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Buy for $19.95
Until the recent political shift pushed workers back into the media spotlight, the mainstream media had largely ignored this significant part of American society in favor of the moneyed "upscale" consumer for more than four decades. Christopher R. Martin now reveals why and how the media lost sight of the American working class and the effects of it doing so.
The damning indictment of the mainstream media that flows through No Longer Newsworthy is a wakeup call about the critical role of the media in telling news stories about labor unions, workers, and working-class listeners. As Martin charts the decline of labor reporting from the late 1960s onwards, he reveals the shift in news coverage as the mainstream media abandoned labor in favor of consumer and business interests. When newspapers, especially, wrote off working-class readers as useless for their business model, the American worker became invisible. In No Longer Newsworthy, Martin covers this shift in focus, the loss of political voice for the working class, and the emergence of a more conservative media in the form of Christian television, talk radio, Fox News, and conservative websites.
Now, with our fractured society and news media, Martin offers the mainstream media recommendations for how to push back against right-wing media and once again embrace the working class as critical to its audience and its democratic function.
The book is published by Cornell University Press.
"Absolutely fresh and original, and insightful. (Jack Metzgar, Roosevelt University)
"A must-read for anyone concerned with the state of America in the age of Trump. This is a fabulous book…" (Robert McChesney, University of Illinois at Urbana-Champaign)
What listeners say about No Longer NewsworthyAverage Customer Ratings
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Worth the time to read
I received this book for free, but this review is left of my own accord.
First off, Im probably right-center poltically. Libertarian-ish. So know that when I say "I dinged this a star because I almost didnt make it past the first ten minutes of this book because all it did in that time was talk about Trump and that's not what I wanted to read" I dont say that as someone who supports Trump. I really dislike the guy and I didnt vote for him. I just also really dislike Hillary. I say that as someone who thinks the introduction of the book should probably be redone to have less complaining about Trump since he isnt the focus of the book.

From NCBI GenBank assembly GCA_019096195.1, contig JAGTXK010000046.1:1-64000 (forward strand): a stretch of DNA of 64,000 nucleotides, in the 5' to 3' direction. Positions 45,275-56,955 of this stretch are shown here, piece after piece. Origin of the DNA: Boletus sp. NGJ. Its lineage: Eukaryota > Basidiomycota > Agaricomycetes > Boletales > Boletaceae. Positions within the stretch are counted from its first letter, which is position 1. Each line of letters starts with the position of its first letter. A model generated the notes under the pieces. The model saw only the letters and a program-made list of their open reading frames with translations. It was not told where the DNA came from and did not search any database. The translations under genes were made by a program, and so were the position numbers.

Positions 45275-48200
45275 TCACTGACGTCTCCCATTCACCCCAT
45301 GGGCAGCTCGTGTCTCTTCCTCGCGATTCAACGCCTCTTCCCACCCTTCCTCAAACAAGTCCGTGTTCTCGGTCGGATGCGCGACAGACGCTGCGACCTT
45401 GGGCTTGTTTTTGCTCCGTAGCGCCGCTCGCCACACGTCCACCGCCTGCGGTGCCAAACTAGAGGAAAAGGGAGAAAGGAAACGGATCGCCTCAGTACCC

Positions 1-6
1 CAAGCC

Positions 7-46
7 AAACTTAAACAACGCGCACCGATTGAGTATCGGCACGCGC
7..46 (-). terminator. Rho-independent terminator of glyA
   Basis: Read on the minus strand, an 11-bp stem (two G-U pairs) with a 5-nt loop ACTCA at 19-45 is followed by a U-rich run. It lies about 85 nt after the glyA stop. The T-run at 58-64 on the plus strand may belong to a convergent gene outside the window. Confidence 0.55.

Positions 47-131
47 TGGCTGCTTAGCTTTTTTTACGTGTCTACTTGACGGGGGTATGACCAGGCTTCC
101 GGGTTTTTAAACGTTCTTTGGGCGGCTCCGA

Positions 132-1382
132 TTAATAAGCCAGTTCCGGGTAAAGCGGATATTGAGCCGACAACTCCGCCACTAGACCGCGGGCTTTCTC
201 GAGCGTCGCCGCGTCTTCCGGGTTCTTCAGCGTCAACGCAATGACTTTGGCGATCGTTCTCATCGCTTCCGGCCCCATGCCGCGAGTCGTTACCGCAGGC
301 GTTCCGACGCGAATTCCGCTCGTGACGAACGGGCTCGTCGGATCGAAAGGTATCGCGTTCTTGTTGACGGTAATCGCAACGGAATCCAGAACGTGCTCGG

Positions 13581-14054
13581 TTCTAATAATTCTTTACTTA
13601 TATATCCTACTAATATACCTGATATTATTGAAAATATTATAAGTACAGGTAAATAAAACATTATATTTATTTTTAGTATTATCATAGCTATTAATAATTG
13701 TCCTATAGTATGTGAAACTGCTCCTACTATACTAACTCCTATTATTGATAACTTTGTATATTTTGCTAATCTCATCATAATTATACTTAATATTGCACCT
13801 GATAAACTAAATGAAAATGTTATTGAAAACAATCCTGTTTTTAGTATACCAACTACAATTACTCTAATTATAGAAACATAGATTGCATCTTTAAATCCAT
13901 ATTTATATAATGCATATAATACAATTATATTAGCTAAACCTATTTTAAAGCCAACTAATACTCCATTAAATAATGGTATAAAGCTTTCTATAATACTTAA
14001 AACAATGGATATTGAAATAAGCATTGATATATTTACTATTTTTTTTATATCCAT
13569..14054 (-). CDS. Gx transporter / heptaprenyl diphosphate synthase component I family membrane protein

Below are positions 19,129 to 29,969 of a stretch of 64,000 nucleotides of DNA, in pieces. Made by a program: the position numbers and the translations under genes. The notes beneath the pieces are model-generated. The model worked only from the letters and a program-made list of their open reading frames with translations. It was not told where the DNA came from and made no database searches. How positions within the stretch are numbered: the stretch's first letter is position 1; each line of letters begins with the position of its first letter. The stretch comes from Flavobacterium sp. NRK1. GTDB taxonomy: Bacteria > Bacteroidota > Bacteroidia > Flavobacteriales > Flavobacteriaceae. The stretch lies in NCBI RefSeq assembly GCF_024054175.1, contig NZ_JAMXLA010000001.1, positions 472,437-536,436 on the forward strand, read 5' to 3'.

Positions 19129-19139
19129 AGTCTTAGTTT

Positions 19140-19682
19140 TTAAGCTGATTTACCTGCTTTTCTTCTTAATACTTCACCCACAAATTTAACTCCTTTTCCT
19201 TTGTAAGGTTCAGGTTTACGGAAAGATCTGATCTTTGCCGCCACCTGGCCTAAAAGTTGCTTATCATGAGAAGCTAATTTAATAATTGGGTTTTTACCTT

IF YOU ARE A TRUMP SUPPORTER and get discouraged by the first 10ish minutes, keep going. The rest of the book is worth the time it takes to read it. And it isnt all about Trump. In fact, every President (and several hopefuls) from Kennedy on get some attention.
I dinged the performance 2 stars because this book has at least a half dozen spots where the text just stops suddenly before picking up again. Sometimes the narrator repeats himself in those spots, sometimes he just carries on. Either way, it's something that should have been caught and edited out.
As for the actual content of the book, I found it more interesting than I thought I would. And while the author gives information regarding his own life which leads me to believe I probably wouldnt agree with him on a great many things, he does a good job presenting his topic here. As a Christian, straight, white, male millennial, I found this quite interesting and will be recommending it to several people.
An Expose' on Mainstream Media's Losing It's Way
More a text book on the media's history as compared to my expectation of a castigation of the "lame stream media" or "fake news." Mr. Martin presents a balanced case of the media abandoning the working class and literally "selling out" or "getting into bed with big business" - albeit in an academic style.
I will criticize narrator Frank Gerard for his biased tone in his performance when he delivers quotes from conservative or Republican personalities. His President Trump impersonations were the worst and detracted from taking the point that the author was making seriously.
I had to work at finishing the book to the end as the text book style got tiresome but i found it worth the effort.